Pedestrian.

I walk quite a bit in Boston.  I like the feeling.  I like being outside, even in the rain, striding as if I had an intense purpose even when I don’t.  I like feeling the wind against my skin and observing the little thing – a violet beneath a bush, a thrush on a street sign, the tiny bud of some flowering plant just opening – that I wouldn’t notice in a car or bus.  I like feeling my heart pump even though I am moving relatively slowly to the rest of the world.

There are a variety of people who agree with me: joggers, hikers, runners, dog walkers.  I would guess that all of them feel the same type of draw – the combination of joy in the outside world and reveling in the feeling of their own movement.  It’s a powerful draw – there are some who would use almost any excuse to be outside.  However there is an occasional unintended consequence, a misfortune resulting from such outdoor activity that could not have been predicted.  One would be the death of your leashed dog by street sweeper.
Pedestrians get hit by cars all the time.  Dogs get hit by cars even more often.  I would guess that even street sweepers hit people and cars.  But one of the purposes of a leash is to prevent such mishaps.  A leash ostensibly gives an owner the power to prevent dogs from going where they shouldn’t – whether due to privacy issues and social norms of respect, or for the dog’s own safety.  It’s possible that accidents occur when the owners of such dogs are being less than mindful.  However, there is a question of whether a street sweeper should not even notice something as big as a dog getting tangled in its machinery.  Sure, it was a small dog, and those machines are loud.  But considering that the driver didn’t even notice for two and a half blocks that something was amiss with people chasing him and screaming, it makes me wonder if he would’ve noticed if he’d swept up something more precious.  Like a child.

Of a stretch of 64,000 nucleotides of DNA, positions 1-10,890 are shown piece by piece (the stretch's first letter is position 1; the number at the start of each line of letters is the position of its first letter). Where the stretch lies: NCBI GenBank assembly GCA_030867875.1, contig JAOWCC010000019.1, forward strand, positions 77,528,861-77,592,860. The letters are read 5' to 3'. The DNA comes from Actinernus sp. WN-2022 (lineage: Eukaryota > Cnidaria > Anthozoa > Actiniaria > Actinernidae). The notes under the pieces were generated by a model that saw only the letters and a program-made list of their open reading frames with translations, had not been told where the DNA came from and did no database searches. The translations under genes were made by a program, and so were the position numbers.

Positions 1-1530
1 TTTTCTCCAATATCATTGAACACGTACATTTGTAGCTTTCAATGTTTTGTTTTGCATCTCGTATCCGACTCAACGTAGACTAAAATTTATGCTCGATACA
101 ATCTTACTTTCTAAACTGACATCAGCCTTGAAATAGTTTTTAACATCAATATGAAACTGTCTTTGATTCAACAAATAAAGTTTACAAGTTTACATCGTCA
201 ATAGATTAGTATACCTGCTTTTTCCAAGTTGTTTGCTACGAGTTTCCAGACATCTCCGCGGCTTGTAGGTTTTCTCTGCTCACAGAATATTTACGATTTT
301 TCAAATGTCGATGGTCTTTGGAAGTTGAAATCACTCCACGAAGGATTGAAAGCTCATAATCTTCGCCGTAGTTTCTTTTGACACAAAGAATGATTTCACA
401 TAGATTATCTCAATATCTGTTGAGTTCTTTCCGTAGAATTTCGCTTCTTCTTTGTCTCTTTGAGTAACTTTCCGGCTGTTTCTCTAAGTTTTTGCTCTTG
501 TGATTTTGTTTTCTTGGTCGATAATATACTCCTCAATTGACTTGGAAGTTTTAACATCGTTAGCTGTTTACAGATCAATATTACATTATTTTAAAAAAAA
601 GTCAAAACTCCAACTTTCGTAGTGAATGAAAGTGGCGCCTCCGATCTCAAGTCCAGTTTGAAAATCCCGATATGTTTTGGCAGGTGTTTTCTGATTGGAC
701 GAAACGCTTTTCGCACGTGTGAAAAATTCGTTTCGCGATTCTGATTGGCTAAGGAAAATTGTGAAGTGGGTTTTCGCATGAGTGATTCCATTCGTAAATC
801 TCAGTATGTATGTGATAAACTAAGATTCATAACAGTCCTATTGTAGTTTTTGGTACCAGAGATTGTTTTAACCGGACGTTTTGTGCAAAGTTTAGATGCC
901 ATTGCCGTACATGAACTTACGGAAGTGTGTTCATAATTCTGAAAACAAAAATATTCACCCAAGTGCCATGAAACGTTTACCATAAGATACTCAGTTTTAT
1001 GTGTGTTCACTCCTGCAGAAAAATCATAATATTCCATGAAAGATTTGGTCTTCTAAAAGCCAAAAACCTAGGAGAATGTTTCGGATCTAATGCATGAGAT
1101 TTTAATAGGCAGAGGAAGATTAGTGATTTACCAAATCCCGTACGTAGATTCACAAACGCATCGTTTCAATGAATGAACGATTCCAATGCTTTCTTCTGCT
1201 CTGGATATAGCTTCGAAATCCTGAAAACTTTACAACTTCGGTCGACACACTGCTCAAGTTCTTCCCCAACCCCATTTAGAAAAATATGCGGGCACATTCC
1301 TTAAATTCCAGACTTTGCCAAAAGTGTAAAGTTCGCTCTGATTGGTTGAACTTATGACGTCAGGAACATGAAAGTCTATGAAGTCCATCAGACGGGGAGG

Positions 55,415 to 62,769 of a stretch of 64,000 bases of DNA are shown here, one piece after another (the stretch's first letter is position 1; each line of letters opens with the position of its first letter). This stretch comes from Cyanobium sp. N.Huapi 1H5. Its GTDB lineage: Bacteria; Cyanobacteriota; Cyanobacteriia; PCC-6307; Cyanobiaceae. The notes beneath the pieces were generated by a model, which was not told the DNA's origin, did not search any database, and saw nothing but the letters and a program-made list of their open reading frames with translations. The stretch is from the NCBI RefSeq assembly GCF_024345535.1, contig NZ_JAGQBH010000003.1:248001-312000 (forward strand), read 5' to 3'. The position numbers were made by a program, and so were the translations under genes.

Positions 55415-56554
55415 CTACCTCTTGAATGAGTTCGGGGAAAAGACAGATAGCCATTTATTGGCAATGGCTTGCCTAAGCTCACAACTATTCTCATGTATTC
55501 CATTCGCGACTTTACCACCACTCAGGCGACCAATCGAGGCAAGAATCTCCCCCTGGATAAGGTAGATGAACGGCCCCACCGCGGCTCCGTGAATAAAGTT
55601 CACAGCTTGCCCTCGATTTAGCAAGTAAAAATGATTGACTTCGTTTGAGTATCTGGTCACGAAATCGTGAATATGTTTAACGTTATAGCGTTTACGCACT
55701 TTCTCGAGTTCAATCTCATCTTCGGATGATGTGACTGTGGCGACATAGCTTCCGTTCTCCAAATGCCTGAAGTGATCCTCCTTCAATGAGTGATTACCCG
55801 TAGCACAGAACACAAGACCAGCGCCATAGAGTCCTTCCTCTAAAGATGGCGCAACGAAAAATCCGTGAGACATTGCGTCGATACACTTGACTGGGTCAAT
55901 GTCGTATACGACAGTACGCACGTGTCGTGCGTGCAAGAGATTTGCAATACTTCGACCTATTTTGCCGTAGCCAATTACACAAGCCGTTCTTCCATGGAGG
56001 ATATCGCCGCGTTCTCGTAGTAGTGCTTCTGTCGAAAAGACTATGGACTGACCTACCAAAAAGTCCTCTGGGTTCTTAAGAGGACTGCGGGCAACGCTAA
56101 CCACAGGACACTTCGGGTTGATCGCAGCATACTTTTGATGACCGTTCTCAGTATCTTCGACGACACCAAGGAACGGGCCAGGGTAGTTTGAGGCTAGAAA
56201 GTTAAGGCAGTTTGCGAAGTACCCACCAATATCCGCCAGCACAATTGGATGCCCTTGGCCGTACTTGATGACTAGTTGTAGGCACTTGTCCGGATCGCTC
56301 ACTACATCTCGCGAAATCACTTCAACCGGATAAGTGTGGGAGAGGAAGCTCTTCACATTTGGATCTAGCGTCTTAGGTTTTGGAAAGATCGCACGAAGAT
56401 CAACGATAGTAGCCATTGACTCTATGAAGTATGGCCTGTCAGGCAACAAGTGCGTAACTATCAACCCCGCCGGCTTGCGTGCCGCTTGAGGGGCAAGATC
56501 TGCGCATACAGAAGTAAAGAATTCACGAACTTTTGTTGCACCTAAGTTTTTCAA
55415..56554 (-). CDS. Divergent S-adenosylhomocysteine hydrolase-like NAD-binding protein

I won’t stop walking.  I certainly won’t stop getting angry at cars that invade MY sidewalk space, or people who don’t bother to check the sidewalk before edging out into an intersection.  But a little care please, on the part of drivers (especially street cleaners) would be appreciated.

The Adventures of Podunk Jo – Adventure 2: Vacationing?

After various awards ceremonies and and endless stream of banquets, Jo was finally able to return to Nine Rivers for the last little bit of her vacation time. True, what with all the lesson planning she needed to get done before the start of term, it wouldn’t be much of a vacation. Still, it was home. She looked forward to spending some quality time with Tigger again, away from the crowds, from the fame. The only thing she was worried about was how to delicately say goodbye to Retardo.

She had tried, on several occasions, to indicate that perhaps the girl would be happier with her own space, her own life. Or perhaps back wherever she’d come from-back learning more Chinese medicine, maybe.  But Retardo always claimed that she was happiest with Tigger. Podunk didn’t want to share her reservations about Retardo with him either — he seemed so genuinely fond of her.